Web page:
Johnson here makes a very clear distinction between virtue and wisdom, a distinction which he expresses in very peculiar terms. The dispute whether these two are identical or distinct is as old as ethical philosophy. Sokrates, in proclaiming that virtue can be taught, united them at one end; the modern Utilitarians, by making only those actions morally right which stand the test of practical wisdom, have united them at the other end. The chief difficulty which these last have to contend with is that our language is strong against them, and is always leading them to make a distinction between the two things which they are proving to be identical; e. g.
'not simple inexpediency but injustice';— J. S. Mill, ' Utilitarianism ,' p. 94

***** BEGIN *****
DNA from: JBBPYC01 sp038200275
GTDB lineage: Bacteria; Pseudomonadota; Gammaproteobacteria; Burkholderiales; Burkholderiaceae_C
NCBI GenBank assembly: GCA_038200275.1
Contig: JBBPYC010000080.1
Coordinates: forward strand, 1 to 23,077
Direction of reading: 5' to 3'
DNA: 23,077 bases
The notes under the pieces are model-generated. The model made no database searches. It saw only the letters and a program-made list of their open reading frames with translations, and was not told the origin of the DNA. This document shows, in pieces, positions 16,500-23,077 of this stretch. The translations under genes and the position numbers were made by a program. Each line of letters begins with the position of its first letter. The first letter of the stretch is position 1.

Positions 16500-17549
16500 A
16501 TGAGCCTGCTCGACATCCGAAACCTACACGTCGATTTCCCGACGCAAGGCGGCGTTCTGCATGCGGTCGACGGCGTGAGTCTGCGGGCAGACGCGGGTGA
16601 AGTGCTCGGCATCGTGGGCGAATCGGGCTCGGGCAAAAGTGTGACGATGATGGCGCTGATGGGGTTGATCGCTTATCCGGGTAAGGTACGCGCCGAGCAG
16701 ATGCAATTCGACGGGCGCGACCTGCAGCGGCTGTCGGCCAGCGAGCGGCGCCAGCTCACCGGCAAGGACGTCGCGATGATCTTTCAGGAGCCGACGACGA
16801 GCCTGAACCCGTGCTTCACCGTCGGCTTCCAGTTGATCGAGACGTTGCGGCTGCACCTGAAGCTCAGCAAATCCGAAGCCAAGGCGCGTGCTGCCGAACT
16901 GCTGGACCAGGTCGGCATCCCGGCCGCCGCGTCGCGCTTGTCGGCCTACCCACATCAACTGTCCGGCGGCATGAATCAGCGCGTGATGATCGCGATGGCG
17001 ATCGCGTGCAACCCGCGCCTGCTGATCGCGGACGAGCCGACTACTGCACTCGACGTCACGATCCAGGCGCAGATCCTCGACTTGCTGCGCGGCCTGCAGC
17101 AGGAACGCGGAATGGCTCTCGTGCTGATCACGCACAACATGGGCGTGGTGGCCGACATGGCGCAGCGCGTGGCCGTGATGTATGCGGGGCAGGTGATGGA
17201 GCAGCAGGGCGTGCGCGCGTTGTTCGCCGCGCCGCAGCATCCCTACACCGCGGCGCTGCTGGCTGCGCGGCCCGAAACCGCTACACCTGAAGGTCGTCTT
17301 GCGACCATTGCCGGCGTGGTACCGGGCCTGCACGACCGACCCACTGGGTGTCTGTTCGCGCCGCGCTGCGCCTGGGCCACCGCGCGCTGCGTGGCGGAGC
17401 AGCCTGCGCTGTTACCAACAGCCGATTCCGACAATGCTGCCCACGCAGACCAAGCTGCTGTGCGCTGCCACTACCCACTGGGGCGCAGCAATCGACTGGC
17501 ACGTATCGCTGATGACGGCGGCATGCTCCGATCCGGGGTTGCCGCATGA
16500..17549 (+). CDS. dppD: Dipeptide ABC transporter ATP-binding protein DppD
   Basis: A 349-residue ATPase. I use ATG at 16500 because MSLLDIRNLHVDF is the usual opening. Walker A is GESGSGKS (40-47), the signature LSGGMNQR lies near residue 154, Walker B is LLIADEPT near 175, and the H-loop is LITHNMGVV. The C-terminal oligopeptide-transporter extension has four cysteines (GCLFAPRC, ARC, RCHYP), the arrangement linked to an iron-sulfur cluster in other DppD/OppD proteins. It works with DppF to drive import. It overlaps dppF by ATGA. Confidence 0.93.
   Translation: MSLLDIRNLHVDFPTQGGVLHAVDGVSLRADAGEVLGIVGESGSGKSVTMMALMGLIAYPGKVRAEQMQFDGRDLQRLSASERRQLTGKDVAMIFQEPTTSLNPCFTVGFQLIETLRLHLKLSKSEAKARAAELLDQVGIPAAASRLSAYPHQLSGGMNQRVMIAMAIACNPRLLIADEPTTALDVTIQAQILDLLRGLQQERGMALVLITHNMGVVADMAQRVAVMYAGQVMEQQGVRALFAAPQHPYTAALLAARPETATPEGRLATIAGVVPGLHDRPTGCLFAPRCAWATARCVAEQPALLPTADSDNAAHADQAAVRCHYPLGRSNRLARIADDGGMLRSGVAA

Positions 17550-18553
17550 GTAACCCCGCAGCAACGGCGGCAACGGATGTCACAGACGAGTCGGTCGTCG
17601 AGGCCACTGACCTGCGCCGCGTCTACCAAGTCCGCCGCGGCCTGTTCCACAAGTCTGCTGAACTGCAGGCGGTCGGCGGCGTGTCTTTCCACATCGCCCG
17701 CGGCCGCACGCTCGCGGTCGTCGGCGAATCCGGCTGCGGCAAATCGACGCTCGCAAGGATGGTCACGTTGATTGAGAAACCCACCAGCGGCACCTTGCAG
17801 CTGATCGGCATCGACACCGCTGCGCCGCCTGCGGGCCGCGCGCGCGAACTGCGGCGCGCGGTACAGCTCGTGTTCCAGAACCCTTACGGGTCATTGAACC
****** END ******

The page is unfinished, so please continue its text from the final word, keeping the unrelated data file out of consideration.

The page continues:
a phrase on which Sir J. FitzJames Stephen, in 'Liberty, Equality, Fraternity,' p. 202, has animadverted in terms of strong censure. Johnson's distinction between 'the good' and 'the bad' is here far from just. It is worded so as to convey an impression that those who condemn a course of action as 'foolish,' i. e. those who guide their morality by considerations of expediency, are only 'the bad.' But quite opposite systems may produce equal actual morality, and a philosophy of expediency has been repeatedly proved consistent with the purest and most exalted character. Cf. also on this head Boswell's Life, 1763, where Johnson defines the morality of an action to be in the motive.
'If I fling half a crown to a beggar with intention to break his head, and he picks it up and buys victuals with it, the physical effect is good; but with respect to me, the action is very wrong.'
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